Monday, November 16, 2009


Three Stages of the Flu

So, long story short, my wife had swine flu this past week. Daniel and I were also sick, though we didn't test positive for it.

Click here to read about it. I tried to have a fun time with the experience, but it was a hard tone to maintain throughout.

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Sunday, November 15, 2009


North Korea Watch: Here Comes the Sand

Last week's naval skirmish apparently hasn't disrupted North Korea's efforts to do business with the South, as this Yonhap News story indicates:

North Korean cargo ship discharged a load of sand in a South Korean port on Monday in the North's first commercial trip across the volatile inter-Korean maritime border since last week's naval skirmish.

The voyage of the 1,296-ton vessel Kumpit suggests Pyongyang's intent to carry on profitable inter-Korean business projects, treating them as a separate issue from military warnings toward the South.

North Korea has long been in the practice of playing two cards at once: One that makes them appear threatening and another that appears inviting. It appears that will not change.


Monday, November 02, 2009


North Korea Watch: If It's Broke ...

According to Reuters, Kim Jong-il's vow turn North Korea into a "strong and prosperous nation" by 2012, the 100th anniversary of his father's birth, is going seriously crimp his brinkmanship.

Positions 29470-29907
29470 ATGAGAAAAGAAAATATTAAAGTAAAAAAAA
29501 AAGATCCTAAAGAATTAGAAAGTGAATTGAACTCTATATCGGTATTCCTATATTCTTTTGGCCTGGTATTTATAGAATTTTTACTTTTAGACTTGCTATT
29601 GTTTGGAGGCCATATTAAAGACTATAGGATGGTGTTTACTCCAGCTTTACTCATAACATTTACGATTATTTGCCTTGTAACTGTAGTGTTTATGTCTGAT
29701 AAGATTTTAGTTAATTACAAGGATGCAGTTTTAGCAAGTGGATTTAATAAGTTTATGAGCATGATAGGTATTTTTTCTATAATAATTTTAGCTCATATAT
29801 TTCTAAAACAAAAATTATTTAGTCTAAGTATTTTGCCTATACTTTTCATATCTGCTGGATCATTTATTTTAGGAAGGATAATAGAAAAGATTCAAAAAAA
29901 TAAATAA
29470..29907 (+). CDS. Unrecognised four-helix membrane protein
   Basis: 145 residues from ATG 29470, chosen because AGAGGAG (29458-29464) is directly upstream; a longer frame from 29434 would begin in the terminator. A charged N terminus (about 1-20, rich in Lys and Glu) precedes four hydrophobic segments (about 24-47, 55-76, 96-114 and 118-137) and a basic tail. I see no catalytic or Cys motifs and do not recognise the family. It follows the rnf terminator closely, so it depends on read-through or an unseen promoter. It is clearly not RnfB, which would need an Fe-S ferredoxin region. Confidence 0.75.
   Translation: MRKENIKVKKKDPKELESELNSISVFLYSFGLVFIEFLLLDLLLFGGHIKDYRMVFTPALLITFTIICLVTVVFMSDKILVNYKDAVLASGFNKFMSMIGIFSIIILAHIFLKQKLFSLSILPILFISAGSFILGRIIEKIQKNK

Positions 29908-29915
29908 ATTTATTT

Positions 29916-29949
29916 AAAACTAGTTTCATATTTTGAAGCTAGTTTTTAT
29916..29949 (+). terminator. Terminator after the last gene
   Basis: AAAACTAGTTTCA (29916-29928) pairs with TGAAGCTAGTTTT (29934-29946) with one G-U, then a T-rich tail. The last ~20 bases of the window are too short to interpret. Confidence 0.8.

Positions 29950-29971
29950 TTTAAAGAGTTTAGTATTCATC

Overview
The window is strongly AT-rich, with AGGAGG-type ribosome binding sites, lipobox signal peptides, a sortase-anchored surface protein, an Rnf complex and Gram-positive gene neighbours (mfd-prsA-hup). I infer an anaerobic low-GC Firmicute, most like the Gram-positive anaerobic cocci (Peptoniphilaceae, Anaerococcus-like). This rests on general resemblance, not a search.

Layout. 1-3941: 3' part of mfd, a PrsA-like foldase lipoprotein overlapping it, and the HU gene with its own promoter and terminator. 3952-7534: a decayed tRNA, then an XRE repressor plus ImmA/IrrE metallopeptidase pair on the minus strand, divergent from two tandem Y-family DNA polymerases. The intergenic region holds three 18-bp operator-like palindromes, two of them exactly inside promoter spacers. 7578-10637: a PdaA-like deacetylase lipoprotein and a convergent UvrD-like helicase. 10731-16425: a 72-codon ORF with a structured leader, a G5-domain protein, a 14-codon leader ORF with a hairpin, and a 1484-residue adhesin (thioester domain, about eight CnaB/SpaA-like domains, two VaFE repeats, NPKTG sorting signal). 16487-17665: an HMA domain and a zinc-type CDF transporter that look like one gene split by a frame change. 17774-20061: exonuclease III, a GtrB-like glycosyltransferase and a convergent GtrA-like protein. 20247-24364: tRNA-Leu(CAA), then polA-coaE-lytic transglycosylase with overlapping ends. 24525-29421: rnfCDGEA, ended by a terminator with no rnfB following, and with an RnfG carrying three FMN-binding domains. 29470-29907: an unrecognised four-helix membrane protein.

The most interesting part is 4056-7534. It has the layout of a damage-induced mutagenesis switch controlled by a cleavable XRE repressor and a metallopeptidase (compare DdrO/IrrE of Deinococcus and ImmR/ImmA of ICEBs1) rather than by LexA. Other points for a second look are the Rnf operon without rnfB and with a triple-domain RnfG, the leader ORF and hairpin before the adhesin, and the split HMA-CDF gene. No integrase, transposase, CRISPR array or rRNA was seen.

"This puts pressure on the regime to get as much aid as it can, as fast as it can," said B.R. Myers, an expert on the North's state ideology at Dongseo University in South Korea.
"To say that it will be a strong and prosperous country and to say that will be achieved by 2012, and to raise expectations, is actually a very risky thing."

For some time now North Korea has played the same game, which is to make a concession and then rattle a saber, thus maintaining the status quo. This piece suggests that Kim's hopes for 2012, which also when he may announce that his youngest son will succeed him, may make this game untenable. Perhaps more concessions from NK are coming.

Currently, North Korea has an economy worth $17 billion, 2 percent of South Korea's.


Sunday, November 01, 2009


Adventist Today column

I'm on the Adventist Today website again.

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